CDC: 1 in 3 teen girls got cervical cancer vaccine

Sep 17, 2009 By MIKE STOBBE , AP Medical Writer

(AP) -- A new government report shows one in three teenage girls have rolled up their sleeves for a relatively new vaccine against cervical cancer, but vaccination rates vary dramatically between states.

The highest rates were in Rhode Island and New Hampshire, where more than half of girls ages 13 through 17 got at least one dose of three-shot vaccination. The lowest rates were in Mississippi, Georgia and South Carolina.

The federal report is the first to give state-by-state rates for the Gardasil vaccine that targets the sexually transmitted . The report was released Thursday by the .

---

On the Net:

CDC report: http://www.cdc.gov/mmwr

©2009 The Associated Press. All rights reserved. This material may not be published, broadcast, rewritten or redistributed.

Explore further: Drug prices to treat multiple sclerosis soar, point to larger problem

Related Stories

N.H. finds voluntary vaccination works

May 13, 2007

New Hampshire says it has a winning formula for getting teenage girls vaccinated against a virus linked to cervical cancer -- make the shot voluntary.

CDC, states: US swine flu cases jump to 68

Apr 28, 2009

(AP) -- The number of confirmed swine flu cases in the United States has jumped to 64, federal officials said Tuesday, and states reported at least four more.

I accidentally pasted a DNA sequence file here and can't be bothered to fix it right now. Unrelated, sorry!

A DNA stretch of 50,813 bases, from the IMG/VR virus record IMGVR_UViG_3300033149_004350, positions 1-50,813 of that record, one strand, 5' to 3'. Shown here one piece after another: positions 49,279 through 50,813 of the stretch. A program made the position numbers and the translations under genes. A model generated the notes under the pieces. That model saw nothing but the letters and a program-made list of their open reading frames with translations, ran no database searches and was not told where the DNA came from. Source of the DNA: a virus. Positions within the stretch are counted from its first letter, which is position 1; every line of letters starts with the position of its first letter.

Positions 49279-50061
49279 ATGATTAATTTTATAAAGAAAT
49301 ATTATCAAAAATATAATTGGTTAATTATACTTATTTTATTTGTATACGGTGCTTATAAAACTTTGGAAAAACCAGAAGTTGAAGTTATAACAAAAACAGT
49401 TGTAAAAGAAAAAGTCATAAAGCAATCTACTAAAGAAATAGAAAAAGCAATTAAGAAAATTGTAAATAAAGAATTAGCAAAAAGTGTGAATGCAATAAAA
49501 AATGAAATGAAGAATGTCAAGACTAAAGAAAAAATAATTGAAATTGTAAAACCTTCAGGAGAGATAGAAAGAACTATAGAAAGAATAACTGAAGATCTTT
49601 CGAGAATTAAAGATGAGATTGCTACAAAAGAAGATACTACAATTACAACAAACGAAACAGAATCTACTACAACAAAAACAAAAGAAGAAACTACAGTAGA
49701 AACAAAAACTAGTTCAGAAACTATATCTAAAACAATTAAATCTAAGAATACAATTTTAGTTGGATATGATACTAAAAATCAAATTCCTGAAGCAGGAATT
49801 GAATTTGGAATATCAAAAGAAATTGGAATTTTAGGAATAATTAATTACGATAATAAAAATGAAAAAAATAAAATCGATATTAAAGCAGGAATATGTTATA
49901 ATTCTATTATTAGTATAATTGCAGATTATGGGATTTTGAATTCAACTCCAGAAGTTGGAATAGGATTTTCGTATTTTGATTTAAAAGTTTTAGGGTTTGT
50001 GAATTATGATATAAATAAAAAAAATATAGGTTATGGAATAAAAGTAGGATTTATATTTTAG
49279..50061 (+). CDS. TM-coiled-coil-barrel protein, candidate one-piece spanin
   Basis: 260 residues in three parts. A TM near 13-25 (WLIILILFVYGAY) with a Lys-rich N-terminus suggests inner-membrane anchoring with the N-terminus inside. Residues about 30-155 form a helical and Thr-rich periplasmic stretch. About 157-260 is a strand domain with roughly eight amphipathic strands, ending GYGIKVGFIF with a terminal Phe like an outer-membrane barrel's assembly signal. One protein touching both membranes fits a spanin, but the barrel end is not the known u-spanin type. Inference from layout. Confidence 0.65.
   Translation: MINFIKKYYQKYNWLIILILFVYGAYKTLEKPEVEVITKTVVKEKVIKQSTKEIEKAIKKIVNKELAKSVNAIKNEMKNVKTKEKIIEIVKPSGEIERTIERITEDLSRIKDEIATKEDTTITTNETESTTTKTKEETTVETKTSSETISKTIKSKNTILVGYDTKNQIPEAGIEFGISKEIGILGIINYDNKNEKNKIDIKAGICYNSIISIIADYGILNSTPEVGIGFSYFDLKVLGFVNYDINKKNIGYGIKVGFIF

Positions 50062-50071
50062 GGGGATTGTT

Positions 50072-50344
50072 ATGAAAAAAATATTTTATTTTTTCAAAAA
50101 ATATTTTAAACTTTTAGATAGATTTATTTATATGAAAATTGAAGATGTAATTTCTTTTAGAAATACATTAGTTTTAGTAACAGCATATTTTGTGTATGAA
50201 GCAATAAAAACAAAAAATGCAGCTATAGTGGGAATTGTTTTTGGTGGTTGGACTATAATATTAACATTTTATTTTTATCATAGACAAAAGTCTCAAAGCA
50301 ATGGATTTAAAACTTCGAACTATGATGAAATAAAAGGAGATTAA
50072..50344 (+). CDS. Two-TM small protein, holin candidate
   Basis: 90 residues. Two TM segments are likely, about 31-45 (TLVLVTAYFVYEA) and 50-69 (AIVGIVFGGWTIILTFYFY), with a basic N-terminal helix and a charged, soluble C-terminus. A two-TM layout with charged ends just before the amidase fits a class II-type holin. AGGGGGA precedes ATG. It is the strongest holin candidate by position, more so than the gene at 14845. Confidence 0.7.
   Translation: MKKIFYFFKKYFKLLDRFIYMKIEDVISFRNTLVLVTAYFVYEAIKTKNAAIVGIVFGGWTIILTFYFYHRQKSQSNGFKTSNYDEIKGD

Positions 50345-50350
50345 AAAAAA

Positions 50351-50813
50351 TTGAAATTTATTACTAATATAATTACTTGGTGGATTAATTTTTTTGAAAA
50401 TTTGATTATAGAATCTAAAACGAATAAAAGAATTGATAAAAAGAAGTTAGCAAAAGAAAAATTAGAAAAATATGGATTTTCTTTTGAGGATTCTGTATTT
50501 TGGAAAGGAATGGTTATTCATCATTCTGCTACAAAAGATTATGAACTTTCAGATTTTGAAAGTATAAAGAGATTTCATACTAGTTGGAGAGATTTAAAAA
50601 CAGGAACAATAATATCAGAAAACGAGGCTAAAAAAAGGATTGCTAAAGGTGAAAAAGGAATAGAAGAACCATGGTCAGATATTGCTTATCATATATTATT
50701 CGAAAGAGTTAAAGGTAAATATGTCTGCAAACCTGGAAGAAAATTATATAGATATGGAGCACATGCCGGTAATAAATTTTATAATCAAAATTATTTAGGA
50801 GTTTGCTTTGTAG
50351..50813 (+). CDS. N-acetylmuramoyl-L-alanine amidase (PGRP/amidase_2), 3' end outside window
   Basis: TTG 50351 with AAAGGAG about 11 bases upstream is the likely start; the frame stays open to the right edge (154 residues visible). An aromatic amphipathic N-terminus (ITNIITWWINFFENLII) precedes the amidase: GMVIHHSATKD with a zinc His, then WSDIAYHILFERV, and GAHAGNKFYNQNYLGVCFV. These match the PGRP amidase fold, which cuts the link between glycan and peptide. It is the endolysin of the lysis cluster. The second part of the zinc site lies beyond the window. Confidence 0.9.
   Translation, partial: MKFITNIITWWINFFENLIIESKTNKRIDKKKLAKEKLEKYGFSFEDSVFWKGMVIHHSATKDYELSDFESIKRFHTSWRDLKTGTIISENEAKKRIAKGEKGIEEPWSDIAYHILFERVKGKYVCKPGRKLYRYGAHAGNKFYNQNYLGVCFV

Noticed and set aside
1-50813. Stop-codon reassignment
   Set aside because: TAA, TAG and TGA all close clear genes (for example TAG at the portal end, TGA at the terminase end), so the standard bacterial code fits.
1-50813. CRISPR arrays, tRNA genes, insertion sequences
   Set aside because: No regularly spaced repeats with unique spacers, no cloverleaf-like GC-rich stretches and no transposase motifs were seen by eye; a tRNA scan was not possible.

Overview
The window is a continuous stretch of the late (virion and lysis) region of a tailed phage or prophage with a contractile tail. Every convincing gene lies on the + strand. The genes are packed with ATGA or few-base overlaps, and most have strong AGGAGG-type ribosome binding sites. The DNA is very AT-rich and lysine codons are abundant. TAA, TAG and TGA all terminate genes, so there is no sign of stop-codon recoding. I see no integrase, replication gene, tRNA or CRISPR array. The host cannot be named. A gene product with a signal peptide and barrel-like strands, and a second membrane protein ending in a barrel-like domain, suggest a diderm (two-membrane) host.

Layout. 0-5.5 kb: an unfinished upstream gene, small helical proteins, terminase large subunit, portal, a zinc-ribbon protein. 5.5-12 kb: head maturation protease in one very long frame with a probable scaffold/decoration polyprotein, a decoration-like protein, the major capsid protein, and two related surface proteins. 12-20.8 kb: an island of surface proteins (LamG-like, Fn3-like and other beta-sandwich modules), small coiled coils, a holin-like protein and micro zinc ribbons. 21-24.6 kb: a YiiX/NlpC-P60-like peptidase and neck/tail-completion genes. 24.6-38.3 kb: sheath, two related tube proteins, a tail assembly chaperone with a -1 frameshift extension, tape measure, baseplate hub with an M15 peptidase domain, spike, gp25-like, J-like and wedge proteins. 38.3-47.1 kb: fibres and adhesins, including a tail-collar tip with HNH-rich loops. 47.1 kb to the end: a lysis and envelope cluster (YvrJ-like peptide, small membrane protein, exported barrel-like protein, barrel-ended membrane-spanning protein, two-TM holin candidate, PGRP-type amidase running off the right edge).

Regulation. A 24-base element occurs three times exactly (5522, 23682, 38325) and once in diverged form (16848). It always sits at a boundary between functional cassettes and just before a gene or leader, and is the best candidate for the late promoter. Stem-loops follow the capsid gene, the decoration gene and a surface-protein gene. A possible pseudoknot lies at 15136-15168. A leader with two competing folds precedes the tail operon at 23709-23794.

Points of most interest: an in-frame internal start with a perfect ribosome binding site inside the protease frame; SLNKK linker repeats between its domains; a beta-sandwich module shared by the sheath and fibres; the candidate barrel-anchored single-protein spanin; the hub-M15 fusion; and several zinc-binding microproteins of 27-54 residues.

Recommended for you

Rising antibiotic shortages raise concerns about patient care

Apr 23, 2015

Shortages of key antibiotics, including gold-standard therapies and drugs used to treat highly resistant infections, are on the rise, according to a new study of shortages from 2001 to 2013 published in Clinical Infectious Di ...

Study supports HPV vaccination guidelines

Apr 21, 2015

(HealthDay)—New research finds that young women who get the HPV vaccine gain significant protection against infection in three parts of the body if they haven't already been exposed to the human papillomavirus.

User comments : 0

Please sign in to add a comment. Registration is free, and takes less than a minute. Read more

Click here to reset your password.
Sign in to get notified via email when new comments are made.